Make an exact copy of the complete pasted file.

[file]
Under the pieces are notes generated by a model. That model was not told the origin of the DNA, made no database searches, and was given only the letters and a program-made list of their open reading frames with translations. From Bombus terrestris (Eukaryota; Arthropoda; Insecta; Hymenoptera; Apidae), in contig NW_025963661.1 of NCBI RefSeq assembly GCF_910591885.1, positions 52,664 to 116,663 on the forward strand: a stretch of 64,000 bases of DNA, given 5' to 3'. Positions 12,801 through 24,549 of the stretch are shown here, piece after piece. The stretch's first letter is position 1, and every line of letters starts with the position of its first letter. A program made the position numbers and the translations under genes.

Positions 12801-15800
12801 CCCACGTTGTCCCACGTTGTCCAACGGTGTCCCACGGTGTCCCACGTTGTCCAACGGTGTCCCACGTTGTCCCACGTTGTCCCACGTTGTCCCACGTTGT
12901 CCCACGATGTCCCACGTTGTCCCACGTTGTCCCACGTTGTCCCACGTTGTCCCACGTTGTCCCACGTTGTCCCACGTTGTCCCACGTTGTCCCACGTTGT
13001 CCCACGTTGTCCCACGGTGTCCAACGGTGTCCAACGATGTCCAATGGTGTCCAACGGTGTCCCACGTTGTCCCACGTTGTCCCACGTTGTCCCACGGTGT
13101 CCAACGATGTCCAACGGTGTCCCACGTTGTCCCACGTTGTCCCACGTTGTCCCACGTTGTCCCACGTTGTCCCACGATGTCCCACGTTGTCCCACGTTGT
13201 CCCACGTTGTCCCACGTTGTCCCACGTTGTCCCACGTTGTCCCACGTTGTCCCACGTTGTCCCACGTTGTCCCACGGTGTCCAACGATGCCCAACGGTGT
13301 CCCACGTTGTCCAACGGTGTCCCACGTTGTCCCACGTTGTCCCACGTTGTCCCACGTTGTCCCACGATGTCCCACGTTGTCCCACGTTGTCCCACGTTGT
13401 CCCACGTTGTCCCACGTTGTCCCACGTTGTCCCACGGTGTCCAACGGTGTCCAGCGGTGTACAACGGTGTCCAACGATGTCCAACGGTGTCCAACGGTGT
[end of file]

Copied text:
Under the pieces are notes generated by a model. That model was not told the origin of the DNA, made no database searches, and was given only the letters and a program-made list of their open reading frames with translations. From Bombus terrestris (Eukaryota; Arthropoda; Insecta; Hymenoptera; Apidae), in contig NW_025963661.1 of NCBI RefSeq assembly GCF_910591885.1, positions 52,664 to 116,663 on the forward strand: a stretch of 64,000 bases of DNA, given 5' to 3'. Positions 12,801 through 24,549 of the stretch are shown here, piece after piece. The stretch's first letter is position 1, and every line of letters starts with the position of its first letter. A program made the position numbers and the translations under genes.

Positions 12801-15800
12801 CCCACGTTGTCCCACGTTGTCCAACGGTGTCCCACGGTGTCCCACGTTGTCCAACGGTGTCCCACGTTGTCCCACGTTGTCCCACGTTGTCCCACGTTGT
12901 CCCACGATGTCCCACGTTGTCCCACGTTGTCCCACGTTGTCCCACGTTGTCCCACGTTGTCCCACGTTGTCCCACGTTGTCCCACGTTGTCCCACGTTGT
13001 CCCACGTTGTCCCACGGTGTCCAACGGTGTCCAACGATGTCCAATGGTGTCCAACGGTGTCCCACGTTGTCCCACGTTGTCCCACGTTGTCCCACGGTGT
13101 CCAACGATGTCCAACGGTGTCCCACGTTGTCCCACGTTGTCCCACGTTGTCCCACGTTGTCCCACGTTGTCCCACGATGTCCCACGTTGTCCCACGTTGT
13201 CCCACGTTGTCCCACGTTGTCCCACGTTGTCCCACGTTGTCCCACGTTGTCCCACGTTGTCCCACGTTGTCCCACGGTGTCCAACGATGCCCAACGGTGT
13301 CCCACGTTGTCCAACGGTGTCCCACGTTGTCCCACGTTGTCCCACGTTGTCCCACGTTGTCCCACGATGTCCCACGTTGTCCCACGTTGTCCCACGTTGT
13401 CCCACGTTGTCCCACGTTGTCCCACGTTGTCCCACGGTGTCCAACGGTGTCCAGCGGTGTACAACGGTGTCCAACGATGTCCAACGGTGTCCAACGGTGT